The ECSA exam was also scheduled with this course. Unfortunately, not everyone could participate even though the course outline was VERY specific that this course INCLUDED 2 certifications (ECSA and CEPT). Infosec charged extra for the ECSA. Apparently, according to one of the students, all you had to do was argue a little bit and they would give you what was advertised. Other than that, you would be charged extra (like I was) for the second exam. The ECSA exam was only reviewed with a few slides that did not cover the breadth of the course or the exam.

I was told there was no need for coding experience or programming knowledge. This is not the case as most of the class was struggling except for the one person with prior assembly experience. Much more than just a CEH should be required.

The hotel room was very nice and the staff was very polite. The meals, however, were pasta and chicken for almost every meal. It was good but not much variety. The hotel itself had its own issues. The internet took me back to the dial-up days with taking 25 minutes to download 2 Mb. Images loaded from the top down and we were unable to download some of the content required for the course (such as AVG for the backdoor encoding portion). All night long sirens went off and you could hear people racing up and down the street all night. Location was not the best. This, of course, was not Infosec Institute's fault but after some very quick research I found similar reviews that should have been considered prior to booking that hotel.

The person who booked the rooms had mangled the dates. My email for the room said from 22-29 Sept. I scheduled my flight around this and when I showed up to the hotel I was told that the last night was the 27th. I was able to get that fixed but I had a roommate on the 27th-28th because one of the students had to vacate his room an hour before the CEPT exam on the 27th since Infosec wouldn't extend his stay even by one night. This, too, is unacceptable. Everyone should be given the same opportunity and the dates should have been the same for everyone in the course unless specified by the student.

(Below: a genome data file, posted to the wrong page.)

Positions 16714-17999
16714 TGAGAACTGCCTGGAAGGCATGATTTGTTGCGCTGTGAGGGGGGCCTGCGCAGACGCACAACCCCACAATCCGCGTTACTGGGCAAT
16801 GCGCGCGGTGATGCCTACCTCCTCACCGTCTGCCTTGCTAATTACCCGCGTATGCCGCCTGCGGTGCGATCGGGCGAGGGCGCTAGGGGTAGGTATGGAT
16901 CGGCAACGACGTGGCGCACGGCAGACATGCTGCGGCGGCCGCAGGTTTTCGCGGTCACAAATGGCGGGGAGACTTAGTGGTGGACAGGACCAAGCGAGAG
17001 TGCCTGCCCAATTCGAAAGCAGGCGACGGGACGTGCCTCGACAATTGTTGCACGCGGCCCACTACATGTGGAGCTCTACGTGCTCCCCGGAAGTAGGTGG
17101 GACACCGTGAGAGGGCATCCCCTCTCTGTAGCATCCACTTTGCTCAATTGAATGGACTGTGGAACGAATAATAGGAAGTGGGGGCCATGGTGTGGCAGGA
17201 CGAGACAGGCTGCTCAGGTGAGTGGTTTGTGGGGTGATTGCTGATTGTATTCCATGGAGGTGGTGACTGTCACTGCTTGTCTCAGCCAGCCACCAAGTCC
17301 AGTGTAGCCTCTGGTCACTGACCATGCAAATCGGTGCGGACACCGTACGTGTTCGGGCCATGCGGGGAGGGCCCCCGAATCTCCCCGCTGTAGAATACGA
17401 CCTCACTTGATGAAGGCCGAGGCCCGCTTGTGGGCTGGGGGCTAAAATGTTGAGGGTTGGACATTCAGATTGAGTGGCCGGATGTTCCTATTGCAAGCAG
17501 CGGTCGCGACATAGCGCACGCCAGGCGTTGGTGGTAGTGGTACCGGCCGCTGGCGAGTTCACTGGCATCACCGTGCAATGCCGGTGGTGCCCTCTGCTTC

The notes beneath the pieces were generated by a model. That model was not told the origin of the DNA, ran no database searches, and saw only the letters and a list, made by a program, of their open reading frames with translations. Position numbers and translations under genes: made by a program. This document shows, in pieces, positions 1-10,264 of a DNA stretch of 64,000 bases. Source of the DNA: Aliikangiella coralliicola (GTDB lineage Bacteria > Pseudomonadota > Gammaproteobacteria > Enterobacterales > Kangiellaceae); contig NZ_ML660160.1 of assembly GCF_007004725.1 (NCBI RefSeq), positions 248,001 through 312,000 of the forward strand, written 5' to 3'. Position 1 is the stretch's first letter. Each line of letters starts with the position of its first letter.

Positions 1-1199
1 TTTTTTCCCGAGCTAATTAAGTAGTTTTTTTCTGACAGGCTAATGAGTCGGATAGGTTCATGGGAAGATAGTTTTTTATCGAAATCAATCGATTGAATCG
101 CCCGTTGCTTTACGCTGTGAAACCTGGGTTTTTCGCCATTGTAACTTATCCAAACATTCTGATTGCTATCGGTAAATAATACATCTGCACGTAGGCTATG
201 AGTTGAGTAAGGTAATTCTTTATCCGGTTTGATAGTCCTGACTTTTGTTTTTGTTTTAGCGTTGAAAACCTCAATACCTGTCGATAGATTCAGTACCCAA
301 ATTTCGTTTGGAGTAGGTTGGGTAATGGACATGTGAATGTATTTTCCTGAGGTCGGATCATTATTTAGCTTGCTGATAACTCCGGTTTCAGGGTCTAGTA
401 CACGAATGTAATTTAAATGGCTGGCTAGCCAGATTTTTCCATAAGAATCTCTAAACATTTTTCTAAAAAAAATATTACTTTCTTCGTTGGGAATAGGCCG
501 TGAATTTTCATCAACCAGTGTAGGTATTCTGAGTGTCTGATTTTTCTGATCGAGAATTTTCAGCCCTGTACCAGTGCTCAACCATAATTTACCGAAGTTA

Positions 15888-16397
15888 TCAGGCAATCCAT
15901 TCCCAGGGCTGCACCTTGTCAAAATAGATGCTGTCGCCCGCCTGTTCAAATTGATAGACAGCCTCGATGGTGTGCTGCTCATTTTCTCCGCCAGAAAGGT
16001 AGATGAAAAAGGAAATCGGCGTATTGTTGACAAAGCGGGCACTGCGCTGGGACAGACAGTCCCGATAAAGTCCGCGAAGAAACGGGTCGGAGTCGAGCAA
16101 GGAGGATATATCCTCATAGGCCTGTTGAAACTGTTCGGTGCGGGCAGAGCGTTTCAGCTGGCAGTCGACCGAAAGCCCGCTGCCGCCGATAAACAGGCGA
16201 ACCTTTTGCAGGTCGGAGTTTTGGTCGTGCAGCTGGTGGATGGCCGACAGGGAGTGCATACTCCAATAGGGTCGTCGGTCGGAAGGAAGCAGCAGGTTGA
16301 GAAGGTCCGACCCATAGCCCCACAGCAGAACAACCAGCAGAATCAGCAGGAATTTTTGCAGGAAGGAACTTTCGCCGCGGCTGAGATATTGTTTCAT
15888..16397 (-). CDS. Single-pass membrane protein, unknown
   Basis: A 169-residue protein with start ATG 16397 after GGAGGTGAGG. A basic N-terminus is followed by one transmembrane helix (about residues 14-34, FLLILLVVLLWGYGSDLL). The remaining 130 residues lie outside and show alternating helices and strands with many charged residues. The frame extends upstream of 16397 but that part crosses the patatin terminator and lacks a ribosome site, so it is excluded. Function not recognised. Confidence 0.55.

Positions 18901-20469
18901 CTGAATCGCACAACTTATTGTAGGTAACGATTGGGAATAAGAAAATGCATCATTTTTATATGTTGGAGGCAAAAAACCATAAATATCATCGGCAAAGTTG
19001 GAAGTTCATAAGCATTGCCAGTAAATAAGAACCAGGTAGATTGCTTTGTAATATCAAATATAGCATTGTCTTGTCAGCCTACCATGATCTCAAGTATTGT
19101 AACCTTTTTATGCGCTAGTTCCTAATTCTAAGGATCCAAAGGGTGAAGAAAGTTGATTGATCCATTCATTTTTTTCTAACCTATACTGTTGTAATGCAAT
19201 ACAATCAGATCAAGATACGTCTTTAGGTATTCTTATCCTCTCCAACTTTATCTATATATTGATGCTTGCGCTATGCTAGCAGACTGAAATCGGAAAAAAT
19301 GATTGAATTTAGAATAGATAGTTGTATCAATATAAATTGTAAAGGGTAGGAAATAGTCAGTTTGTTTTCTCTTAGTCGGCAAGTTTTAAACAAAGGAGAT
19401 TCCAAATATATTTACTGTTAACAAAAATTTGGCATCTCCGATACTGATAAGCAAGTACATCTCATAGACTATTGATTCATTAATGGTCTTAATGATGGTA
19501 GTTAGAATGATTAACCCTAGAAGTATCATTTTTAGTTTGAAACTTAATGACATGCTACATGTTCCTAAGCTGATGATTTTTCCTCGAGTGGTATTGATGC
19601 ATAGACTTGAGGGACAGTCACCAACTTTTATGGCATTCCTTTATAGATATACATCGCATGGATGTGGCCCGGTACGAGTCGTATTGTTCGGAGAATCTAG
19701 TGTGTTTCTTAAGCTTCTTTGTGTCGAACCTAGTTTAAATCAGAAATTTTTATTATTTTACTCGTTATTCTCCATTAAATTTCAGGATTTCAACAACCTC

To top it all off, this certification (CEPT) has no verification mechanism. If I present this to someone, how do they verify that it's legitimate and that I didn't just print it out? This somewhat invalidates the certification since anyone can print one off or just say that they have it on a resume.

Overall, I would have to say that this course was disappointing to say the least. It seems that the instructor was inadequate, the course books were poorly written and/or had no review process for quality, the lab machines were not able to handle the labs properly, the hotel bookings were inconsistent and the hotel itself should have been researched prior to the course being scheduled there.

I have contacted Infosec Institute by phone and email the first Monday after the course. It took a couple of days to hear form them and when I did, the only thing they offered was for me to retake the course. That, of course, is not something most people can do since that requires yet another week off work.

This report was posted on Ripoff Report on 10/02/2013 07:36 AM and is a permanent record located here: http://www.ripoffreport.com/reports/infosec-institute/elmwood-park-illinois-60707/infosec-institute-cept-course-with-false-advertising-and-bad-information-elmwood-park-il-1088855. The posting time indicated is Arizona local time. Arizona does not observe daylight savings so the post time may be Mountain or Pacific depending on the time of year.